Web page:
Today was my husband J’s second full day in the hospital.
This is proof positive that every BODY is different in how they respond to this surgery. Compared to my recovery, his has been a bit rocky to say the least. No leaks or anything like that, thank goodness, but he’s experienced some things that neither of us anticipated would happen. I am just grateful that he is staying at a top notch hospital, that we have health insurance, and that he is getting fantastic care from the nurses and other health professionals who have visited him so far.
I got up early this morning so I could be at the hospital this morning to visit with whichever health professionals would come by to see him. J was up and at ’em when I arrived at a little after 8. He looked better today but felt worse than he did yesterday. The nurses pulled his PCA pump early this morning and shifted his pain reliever to Lortab, which is what he will take once he is able to come home. He slept most of the day today, I think because he was still catching up on his rest as he had not slept well the previous three nights. J had decided that this morning he wanted to stay another night so that he could see if the dizziness would dissipate and to see if perhaps he could visit with our surgeon to ask questions he had about some of the side effects he was feeling.
Another doctor from our surgeon’s practice came to visit–it was the doctor who had done J’s endoscopy last week. He checked out the incisions on J’s belly, deemed them looking good, and when my husband mentioned some of the things he’d been experiencing–shakes, dizziness and teeth chattering, the doctor said that he didn’t feel that any of those were a consequence of the anesthesia and were likely J’s body’s response to the surgery itself. Kind of odd, really, but proof that no two bodies will react to the same surgery in the same way. The doctor also told J to remove the Transderm-Scop patch that he’d placed behind his ear Sunday night as instructed by our surgeon to reduce nausea. He explained that the patch could also cause dizziness and light-headedness. After he got done examining J, he said that he or our doctor might be back in the afternoon to visit with him were he still there.
J was much more active this evening, getting up on his own to go to the bathroom and for walks. Thankfully he was able to get up without being wobbly or dizzy–this is a concern, as he was very dizzy yesterday and had a lot of trouble even standing for short periods of time. The biggest concern we both have is that he can’t drink much without getting extremely nauseated. He’ll take a tiny sip, let it go down, and then waves of nausea hit. I worry about this because right now, he’s hooked up to an IV which is keeping him hydrated. This will obviously not happen here at home. If he can’t drink, he won’t be able to stay hydrated once he is back home and this is dangerous. I really hope that his condition improves some more tomorrow.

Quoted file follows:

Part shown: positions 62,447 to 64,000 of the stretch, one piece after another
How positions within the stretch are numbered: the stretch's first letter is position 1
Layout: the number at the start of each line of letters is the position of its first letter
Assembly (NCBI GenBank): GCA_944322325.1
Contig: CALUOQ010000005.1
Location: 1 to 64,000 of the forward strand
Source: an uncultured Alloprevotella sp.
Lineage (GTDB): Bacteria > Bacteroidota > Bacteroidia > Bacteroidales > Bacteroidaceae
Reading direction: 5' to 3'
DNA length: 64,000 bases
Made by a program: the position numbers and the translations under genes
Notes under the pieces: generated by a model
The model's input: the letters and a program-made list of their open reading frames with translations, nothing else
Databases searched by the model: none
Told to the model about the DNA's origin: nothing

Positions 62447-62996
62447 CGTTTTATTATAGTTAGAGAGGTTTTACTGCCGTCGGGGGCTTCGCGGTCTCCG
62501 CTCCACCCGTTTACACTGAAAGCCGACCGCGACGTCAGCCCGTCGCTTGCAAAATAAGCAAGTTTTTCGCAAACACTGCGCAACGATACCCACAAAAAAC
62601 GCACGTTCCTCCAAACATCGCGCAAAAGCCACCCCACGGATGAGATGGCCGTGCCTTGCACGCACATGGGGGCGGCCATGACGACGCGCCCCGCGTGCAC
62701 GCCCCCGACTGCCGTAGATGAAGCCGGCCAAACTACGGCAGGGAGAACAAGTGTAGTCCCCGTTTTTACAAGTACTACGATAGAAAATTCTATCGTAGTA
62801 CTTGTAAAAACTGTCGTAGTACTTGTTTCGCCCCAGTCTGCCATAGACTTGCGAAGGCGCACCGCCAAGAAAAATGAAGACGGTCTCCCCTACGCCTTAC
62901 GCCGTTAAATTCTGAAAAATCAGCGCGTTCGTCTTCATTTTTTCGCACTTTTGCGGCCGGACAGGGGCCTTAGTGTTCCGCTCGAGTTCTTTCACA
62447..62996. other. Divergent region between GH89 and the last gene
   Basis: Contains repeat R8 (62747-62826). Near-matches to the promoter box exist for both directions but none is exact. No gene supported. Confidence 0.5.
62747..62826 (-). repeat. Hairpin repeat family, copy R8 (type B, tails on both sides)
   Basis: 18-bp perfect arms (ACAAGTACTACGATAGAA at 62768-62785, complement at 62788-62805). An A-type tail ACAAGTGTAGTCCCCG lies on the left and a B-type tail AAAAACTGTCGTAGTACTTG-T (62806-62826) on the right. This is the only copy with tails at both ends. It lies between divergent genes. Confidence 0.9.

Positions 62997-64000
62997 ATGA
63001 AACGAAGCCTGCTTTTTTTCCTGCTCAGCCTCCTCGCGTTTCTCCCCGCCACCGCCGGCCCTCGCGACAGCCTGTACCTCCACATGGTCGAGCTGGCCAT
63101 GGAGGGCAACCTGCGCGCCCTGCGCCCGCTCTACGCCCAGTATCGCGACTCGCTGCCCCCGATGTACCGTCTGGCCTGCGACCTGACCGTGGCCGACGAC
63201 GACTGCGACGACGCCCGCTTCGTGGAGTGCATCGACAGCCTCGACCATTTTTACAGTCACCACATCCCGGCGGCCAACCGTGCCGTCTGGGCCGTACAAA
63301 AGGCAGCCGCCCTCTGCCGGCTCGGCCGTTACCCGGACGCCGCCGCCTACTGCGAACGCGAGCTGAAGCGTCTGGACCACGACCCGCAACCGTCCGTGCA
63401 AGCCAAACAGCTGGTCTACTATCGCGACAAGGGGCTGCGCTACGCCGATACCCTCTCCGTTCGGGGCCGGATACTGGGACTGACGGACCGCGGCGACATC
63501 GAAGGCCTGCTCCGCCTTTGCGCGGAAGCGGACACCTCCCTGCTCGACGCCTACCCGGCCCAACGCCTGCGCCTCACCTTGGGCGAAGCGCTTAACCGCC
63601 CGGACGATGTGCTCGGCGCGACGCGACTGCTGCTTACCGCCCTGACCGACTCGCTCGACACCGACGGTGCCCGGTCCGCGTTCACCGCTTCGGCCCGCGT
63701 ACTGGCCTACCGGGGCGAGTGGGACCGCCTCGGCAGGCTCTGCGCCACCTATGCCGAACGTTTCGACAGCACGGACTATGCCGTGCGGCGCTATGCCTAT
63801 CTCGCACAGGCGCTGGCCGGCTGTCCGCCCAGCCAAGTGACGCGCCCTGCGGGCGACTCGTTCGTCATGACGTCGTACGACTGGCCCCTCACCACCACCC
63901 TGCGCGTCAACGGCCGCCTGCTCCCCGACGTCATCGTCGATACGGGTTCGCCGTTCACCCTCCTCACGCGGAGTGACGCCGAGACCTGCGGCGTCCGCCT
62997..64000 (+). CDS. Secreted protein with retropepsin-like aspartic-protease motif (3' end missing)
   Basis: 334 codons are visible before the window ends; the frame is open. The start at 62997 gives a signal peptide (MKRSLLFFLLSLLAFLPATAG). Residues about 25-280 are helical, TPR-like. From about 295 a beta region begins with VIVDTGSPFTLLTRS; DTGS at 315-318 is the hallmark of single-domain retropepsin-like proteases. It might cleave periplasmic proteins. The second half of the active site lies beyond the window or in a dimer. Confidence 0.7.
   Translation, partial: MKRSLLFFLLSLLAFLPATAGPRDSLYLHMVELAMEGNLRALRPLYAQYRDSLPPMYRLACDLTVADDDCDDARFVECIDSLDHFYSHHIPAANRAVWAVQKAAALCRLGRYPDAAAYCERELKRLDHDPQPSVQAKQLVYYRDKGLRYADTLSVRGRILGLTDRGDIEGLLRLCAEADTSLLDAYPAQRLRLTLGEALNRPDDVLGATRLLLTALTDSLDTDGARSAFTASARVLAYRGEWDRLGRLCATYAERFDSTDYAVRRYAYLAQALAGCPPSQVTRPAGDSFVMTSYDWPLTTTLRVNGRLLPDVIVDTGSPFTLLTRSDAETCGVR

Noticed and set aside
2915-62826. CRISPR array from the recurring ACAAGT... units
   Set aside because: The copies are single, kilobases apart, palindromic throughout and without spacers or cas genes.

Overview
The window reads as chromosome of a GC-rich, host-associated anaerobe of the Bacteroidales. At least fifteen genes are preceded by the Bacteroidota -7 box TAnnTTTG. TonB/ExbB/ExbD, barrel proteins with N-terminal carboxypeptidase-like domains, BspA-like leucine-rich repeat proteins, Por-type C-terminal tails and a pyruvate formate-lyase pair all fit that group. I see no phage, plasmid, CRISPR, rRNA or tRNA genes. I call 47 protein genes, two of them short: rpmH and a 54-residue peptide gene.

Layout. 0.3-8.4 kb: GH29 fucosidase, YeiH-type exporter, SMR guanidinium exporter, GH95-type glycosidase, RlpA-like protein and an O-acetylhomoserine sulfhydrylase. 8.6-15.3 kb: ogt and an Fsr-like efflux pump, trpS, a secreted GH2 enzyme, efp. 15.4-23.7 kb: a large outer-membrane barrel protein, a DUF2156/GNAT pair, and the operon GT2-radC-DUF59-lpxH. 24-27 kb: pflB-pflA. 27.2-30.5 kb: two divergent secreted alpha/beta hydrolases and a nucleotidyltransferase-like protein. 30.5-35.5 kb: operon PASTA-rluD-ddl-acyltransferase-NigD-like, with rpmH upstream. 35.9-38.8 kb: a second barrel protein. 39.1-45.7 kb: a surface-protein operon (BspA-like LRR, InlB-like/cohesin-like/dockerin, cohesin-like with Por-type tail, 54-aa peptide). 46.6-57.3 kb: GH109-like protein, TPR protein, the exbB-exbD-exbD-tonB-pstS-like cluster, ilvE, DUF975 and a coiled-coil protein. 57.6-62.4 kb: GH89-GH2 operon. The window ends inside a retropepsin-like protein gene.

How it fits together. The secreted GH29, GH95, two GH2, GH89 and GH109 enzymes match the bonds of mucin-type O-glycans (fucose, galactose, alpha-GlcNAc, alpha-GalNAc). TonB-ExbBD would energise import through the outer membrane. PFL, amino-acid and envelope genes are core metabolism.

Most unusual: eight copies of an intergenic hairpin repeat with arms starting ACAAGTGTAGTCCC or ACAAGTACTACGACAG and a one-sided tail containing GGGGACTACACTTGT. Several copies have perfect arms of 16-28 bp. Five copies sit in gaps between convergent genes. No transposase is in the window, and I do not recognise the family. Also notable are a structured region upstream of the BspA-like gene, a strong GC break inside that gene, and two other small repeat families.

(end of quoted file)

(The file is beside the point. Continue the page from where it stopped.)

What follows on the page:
I keep reassuring him that each day gets better and that it does get easier. The first few days of this life post-op SUCK, and that’s no lie. I really hate seeing the love of my life in so much pain and discomfort because there is absolutely nothing I can do about it. And that bothers me tremendously. All I can do is just be there to hold his hand, to give him the awkward side hugs that he can have right now because regular hugs hurt too much, and to encourage him when he walks, burps or gets up on his own. I know that all of these things are important and good, but they don’t make up for the fact that I can’t physically take his pain and nausea away so that he feels better.
Now I have a sense of what it was like for him to watch me while I recovered from my own surgery last month.
I am hopeful that tomorrow he can come home, because I miss having him here. I miss his presence and I miss knowing that he is here. We have not spent many nights apart from one another since we married 8 years ago, so this is difficult. I just hope that he can swallow some water without feeling like he wants to hurl. I fear he will get dehydrated and we will end up back at the hospital for him to get IV fluids.
Perhaps he will tap some inner strength he doesn’t realize he has. Or perhaps his body will finally let him sip more than a teaspoon of fluid at a time. We shall see.
Here are the Daily Bites for yesterday:
It should be noted that whenever I eat scrambled eggs, I can only eat half to 3/4 of what is shown, depending on the quantity. When I make a scrambled egg here at home, I eat about 3/4 of it before I call it quits. When I ate them at the hospital, I ate about half because the serving was much more than one egg even though it was advertised as “one egg your way.”